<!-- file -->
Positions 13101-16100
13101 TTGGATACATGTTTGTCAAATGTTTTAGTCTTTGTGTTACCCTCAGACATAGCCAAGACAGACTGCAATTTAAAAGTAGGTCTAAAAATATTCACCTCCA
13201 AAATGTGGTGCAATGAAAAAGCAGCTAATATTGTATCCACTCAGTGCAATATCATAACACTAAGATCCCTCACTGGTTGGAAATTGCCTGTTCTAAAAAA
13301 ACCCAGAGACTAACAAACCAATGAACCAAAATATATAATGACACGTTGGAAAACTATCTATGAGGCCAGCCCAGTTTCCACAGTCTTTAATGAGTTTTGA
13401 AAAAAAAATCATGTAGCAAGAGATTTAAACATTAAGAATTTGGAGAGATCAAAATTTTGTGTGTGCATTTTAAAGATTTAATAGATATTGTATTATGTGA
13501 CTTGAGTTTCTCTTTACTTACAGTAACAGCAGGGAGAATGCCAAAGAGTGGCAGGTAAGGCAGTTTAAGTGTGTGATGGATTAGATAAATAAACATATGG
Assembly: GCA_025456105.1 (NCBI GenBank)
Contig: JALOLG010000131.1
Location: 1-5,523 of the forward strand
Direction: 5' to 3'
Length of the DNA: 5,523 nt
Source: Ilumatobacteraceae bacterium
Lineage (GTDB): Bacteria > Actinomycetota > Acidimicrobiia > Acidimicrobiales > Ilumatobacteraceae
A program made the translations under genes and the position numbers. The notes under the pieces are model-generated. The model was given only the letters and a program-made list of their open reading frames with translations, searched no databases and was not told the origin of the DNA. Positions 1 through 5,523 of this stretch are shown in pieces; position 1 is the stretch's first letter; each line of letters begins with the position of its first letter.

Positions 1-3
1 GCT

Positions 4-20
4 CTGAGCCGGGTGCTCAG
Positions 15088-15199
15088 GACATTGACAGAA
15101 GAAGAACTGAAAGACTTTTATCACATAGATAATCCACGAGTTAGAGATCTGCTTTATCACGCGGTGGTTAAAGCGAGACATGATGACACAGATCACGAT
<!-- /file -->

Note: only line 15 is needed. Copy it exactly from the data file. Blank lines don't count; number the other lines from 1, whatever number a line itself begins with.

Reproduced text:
Positions 1-3